Did solar winds cause watery Mars to dry up?

"The removal of atmosphere from Mars by episodic extreme events may have been very important over Mars' history, just as a single tsunami can remove a portion of the ocean shore that would have taken millennia to erode by the steady lapping of the tides," says Jasper Halekas. (Credit: NASA)

Billions of years ago, Mars was a warm and watery planet. Now scientists believe they are closer to understanding why things changed.

Using data from NASA’s MAVEN (Mars Atmosphere and Volatile Evolution) mission, researchers determined the rate at which stripping by the solar wind is causing the Martian atmosphere to currently lose gas to space. Scientists say this loss may have been an important part of why the Martian climate went from one that might have been able to support life at the surface to the cold, dry, desert planet we see today.

The sun plays a role in the planet’s loss of atmosphere and water to space, by the solar wind accelerating ions (electrically charged gas atoms) in the Martian upper atmosphere and stripping them from the planet altogether. Powerful solar storms, called coronal mass ejections, can multiply the ions’ escape by as much as a factor of 20.

Further, coronal mass ejections are able to produce such a pronounced effect because solar storms collapsed the Martian magnetosphere, reducing its size by approximately 600 miles, and exposing more of the planet’s atmosphere to the solar wind.

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“The removal of atmosphere from Mars by episodic extreme events may have been very important over Mars’ history, just as a single tsunami can remove a portion of the ocean shore that would have taken millennia to erode by the steady lapping of the tides,” says Jasper Halekas, associate professor in physics and astronomy at the University of Iowa.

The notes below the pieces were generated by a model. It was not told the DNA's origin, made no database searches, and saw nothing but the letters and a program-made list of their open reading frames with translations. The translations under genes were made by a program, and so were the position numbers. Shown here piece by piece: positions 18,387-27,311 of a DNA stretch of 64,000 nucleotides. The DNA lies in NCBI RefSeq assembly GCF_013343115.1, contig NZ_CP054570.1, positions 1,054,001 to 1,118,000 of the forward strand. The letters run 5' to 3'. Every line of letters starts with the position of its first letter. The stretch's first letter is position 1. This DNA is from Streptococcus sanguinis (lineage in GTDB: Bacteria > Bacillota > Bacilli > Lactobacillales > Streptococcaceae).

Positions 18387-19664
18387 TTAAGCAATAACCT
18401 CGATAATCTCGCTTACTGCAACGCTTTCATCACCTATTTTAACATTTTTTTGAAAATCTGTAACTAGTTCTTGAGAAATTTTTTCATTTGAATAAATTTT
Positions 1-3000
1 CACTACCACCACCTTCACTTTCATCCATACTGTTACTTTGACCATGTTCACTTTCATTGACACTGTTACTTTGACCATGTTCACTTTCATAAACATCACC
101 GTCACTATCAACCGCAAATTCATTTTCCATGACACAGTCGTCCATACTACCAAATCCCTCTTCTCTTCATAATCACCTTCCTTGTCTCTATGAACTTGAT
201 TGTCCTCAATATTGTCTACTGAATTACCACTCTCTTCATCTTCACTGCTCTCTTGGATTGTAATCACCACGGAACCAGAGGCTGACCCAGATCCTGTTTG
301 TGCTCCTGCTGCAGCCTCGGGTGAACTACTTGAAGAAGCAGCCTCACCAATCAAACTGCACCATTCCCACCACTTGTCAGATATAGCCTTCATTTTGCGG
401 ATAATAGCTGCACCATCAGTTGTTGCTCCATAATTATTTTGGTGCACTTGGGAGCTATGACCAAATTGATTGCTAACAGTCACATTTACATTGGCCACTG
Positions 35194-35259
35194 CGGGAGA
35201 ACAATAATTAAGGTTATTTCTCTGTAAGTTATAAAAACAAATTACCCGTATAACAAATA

The first scientific results from the MAVEN mission were published online in a series of papers in the journals Science and Geophysical Research Letters.

MAVEN measurements have demonstrated that the solar wind is able to strip away gas at a rate of about 100 grams (equivalent to roughly 1/4 pound) every second. The loss comes from three different regions around the planet: above the Martian poles in a “polar plume”; down the “tail,” where the solar wind flows behind Mars; and from the extended cloud of gas that always surrounds Mars.

A series of dramatic solar storms hit Mars’ atmosphere in March 2015, and MAVEN found that the loss was accelerated. The combination of greater loss rates and increased solar storms in the past suggests that loss of atmosphere to space was likely a major process in changing the Martian climate.

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“Like the theft of a few coins from a cash register every day, the loss becomes significant over time,” says MAVEN Principal Investigator Bruce Jakosky of the University of Colorado. “More importantly, with MAVEN we’ve seen that the atmospheric erosion increases significantly during solar storms.

“So we think that the loss rate was much higher billions of years ago when the sun was young and more active. As a result, we expect that loss of atmosphere to space was likely to have been a major process in changing the Martian climate.”

The mission’s goal is to determine how much of the planet’s atmosphere and water has been lost to space. Scientists are interested in the history of liquid water on Mars because it has had a major geological impact on the surface over time and because it is necessary for life as we know it to exist at the surface.

MAVEN has been operating at Mars for just over a year and will complete its primary science mission on Nov. 16.

Source: University of Iowa